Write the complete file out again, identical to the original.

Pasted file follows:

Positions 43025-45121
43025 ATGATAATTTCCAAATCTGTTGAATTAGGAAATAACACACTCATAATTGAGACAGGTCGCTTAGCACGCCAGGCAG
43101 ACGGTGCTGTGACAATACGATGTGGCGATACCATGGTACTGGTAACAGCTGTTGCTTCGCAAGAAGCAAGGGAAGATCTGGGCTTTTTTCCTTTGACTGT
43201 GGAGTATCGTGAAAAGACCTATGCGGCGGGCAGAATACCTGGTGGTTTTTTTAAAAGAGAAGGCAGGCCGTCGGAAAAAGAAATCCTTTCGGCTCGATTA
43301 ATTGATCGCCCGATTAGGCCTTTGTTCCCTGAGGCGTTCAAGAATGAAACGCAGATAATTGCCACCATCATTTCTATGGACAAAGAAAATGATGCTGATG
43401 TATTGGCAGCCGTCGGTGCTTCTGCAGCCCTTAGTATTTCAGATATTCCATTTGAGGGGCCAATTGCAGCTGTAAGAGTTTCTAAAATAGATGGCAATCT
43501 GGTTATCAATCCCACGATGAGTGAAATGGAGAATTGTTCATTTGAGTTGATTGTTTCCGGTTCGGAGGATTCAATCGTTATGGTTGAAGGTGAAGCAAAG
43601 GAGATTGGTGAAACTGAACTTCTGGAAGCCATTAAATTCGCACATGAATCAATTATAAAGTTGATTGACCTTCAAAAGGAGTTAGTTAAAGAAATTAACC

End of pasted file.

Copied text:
Positions 43025-45121
43025 ATGATAATTTCCAAATCTGTTGAATTAGGAAATAACACACTCATAATTGAGACAGGTCGCTTAGCACGCCAGGCAG
43101 ACGGTGCTGTGACAATACGATGTGGCGATACCATGGTACTGGTAACAGCTGTTGCTTCGCAAGAAGCAAGGGAAGATCTGGGCTTTTTTCCTTTGACTGT
43201 GGAGTATCGTGAAAAGACCTATGCGGCGGGCAGAATACCTGGTGGTTTTTTTAAAAGAGAAGGCAGGCCGTCGGAAAAAGAAATCCTTTCGGCTCGATTA
43301 ATTGATCGCCCGATTAGGCCTTTGTTCCCTGAGGCGTTCAAGAATGAAACGCAGATAATTGCCACCATCATTTCTATGGACAAAGAAAATGATGCTGATG
43401 TATTGGCAGCCGTCGGTGCTTCTGCAGCCCTTAGTATTTCAGATATTCCATTTGAGGGGCCAATTGCAGCTGTAAGAGTTTCTAAAATAGATGGCAATCT
43501 GGTTATCAATCCCACGATGAGTGAAATGGAGAATTGTTCATTTGAGTTGATTGTTTCCGGTTCGGAGGATTCAATCGTTATGGTTGAAGGTGAAGCAAAG
43601 GAGATTGGTGAAACTGAACTTCTGGAAGCCATTAAATTCGCACATGAATCAATTATAAAGTTGATTGACCTTCAAAAGGAGTTAGTTAAAGAAATTAACC